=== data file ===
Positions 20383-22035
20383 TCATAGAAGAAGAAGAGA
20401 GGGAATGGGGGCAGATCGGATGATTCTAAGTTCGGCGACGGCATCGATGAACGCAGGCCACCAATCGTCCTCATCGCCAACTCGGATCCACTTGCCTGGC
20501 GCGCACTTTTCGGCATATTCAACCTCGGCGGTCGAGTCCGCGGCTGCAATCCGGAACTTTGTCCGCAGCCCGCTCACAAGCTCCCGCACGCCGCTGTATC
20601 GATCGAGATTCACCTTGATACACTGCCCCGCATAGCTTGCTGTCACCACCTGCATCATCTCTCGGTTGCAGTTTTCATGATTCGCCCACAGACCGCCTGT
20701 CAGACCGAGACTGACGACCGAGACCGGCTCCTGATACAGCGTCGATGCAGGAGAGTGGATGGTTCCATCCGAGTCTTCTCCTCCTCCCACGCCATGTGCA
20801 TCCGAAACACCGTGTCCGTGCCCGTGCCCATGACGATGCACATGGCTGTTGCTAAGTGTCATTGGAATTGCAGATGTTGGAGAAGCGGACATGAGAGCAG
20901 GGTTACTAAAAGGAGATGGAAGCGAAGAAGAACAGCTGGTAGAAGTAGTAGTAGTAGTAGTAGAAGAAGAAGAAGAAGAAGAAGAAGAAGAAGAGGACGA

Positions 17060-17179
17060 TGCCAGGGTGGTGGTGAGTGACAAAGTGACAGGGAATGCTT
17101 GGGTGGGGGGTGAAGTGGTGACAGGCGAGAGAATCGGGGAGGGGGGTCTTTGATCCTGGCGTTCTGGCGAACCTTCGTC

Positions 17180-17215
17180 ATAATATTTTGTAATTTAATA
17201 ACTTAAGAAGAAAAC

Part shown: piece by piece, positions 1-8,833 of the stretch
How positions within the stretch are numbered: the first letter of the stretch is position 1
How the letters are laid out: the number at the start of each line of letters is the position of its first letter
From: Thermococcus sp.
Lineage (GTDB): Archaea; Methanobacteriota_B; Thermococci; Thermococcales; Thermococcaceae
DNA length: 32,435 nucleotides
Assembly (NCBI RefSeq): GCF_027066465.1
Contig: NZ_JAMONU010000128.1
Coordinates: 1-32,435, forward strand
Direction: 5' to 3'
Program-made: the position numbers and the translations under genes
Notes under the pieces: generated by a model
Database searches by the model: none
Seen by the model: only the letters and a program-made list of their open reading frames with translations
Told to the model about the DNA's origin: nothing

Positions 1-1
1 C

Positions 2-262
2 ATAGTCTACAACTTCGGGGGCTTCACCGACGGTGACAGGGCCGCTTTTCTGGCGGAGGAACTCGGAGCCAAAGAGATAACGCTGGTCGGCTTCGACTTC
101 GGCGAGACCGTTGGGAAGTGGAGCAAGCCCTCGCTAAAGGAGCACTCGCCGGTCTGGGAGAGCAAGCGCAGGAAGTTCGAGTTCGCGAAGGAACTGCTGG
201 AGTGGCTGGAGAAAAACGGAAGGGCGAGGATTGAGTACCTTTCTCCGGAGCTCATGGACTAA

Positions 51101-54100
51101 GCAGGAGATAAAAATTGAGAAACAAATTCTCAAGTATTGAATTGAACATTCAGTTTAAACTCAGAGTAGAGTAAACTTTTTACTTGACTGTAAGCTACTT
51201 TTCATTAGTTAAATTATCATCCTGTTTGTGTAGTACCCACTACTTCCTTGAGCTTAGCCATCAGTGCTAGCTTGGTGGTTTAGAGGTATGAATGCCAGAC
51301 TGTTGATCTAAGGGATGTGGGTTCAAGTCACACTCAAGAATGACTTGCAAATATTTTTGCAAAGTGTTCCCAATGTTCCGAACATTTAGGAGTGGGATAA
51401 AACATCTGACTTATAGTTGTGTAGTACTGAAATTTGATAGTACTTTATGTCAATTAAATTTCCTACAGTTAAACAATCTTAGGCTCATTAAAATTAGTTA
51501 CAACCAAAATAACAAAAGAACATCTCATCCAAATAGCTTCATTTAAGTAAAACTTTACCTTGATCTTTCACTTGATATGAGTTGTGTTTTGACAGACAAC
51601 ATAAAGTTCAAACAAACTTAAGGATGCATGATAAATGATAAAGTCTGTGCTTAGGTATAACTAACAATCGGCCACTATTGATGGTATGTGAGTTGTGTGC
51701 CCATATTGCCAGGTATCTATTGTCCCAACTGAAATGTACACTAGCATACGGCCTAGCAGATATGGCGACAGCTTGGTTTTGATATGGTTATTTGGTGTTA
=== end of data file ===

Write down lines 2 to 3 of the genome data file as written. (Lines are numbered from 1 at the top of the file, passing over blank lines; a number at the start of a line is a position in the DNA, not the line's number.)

20383 TCATAGAAGAAGAAGAGA
20401 GGGAATGGGGGCAGATCGGATGATTCTAAGTTCGGCGACGGCATCGATGAACGCAGGCCACCAATCGTCCTCATCGCCAACTCGGATCCACTTGCCTGGC